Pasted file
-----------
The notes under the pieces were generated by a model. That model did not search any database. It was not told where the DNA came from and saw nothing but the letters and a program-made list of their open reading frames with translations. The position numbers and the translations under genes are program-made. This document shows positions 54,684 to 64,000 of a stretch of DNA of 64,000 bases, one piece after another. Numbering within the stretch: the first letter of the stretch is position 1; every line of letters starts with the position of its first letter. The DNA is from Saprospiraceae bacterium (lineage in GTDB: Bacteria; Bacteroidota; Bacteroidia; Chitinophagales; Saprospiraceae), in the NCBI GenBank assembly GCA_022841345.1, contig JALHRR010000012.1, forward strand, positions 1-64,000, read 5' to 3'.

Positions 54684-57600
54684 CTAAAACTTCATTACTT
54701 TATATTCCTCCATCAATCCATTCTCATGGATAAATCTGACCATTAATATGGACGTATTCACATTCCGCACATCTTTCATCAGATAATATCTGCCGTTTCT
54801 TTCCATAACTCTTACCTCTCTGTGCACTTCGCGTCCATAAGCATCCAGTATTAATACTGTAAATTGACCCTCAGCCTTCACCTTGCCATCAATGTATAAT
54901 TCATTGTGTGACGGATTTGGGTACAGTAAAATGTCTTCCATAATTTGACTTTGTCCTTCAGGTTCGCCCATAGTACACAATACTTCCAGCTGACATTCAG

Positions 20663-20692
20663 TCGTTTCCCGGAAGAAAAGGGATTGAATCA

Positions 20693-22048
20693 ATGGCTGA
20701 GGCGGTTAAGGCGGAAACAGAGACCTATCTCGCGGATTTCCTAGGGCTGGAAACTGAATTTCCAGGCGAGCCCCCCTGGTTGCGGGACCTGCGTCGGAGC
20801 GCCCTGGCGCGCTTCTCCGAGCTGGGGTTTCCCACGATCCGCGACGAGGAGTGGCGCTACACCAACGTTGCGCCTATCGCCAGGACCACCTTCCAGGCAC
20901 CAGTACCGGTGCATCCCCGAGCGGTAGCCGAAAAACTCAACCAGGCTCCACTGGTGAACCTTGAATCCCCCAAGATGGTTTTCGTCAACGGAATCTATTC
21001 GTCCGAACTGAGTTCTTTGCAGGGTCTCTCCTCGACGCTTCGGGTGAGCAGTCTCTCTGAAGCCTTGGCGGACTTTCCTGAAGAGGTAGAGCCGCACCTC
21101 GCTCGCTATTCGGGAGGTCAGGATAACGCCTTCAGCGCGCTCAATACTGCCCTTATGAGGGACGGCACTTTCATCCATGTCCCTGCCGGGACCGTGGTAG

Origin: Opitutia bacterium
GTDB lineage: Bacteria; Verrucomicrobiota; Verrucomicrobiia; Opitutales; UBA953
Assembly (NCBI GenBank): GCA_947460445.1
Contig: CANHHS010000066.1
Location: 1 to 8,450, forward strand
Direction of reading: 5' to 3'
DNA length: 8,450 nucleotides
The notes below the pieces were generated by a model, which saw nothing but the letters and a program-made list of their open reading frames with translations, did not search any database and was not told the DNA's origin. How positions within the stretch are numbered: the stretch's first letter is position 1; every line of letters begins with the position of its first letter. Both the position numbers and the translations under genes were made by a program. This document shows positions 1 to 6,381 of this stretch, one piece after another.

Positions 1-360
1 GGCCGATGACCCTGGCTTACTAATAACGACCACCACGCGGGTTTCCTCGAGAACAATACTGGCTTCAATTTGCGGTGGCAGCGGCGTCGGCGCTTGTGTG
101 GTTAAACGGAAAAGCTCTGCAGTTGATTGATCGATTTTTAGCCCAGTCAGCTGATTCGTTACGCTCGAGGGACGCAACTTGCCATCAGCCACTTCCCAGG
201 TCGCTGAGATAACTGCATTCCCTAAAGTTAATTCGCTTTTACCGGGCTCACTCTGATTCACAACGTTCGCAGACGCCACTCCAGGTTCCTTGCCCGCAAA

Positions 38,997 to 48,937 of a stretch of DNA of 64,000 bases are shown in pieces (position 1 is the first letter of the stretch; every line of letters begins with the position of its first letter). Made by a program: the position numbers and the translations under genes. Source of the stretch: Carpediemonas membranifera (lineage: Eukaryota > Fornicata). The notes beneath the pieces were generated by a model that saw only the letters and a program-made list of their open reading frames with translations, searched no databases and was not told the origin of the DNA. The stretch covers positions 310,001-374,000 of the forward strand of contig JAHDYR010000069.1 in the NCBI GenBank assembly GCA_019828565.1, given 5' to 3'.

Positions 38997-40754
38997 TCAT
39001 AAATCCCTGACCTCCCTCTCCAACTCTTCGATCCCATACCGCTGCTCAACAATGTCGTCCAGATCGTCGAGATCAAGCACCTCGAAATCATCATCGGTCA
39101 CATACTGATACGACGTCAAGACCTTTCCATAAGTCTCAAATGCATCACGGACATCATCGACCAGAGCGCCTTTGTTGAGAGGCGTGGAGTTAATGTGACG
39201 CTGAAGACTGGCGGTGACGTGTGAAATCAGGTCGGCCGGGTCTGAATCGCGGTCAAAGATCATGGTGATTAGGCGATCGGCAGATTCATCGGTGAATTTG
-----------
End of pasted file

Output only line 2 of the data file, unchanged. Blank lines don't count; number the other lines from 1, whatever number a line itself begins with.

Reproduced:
Positions 54684-57600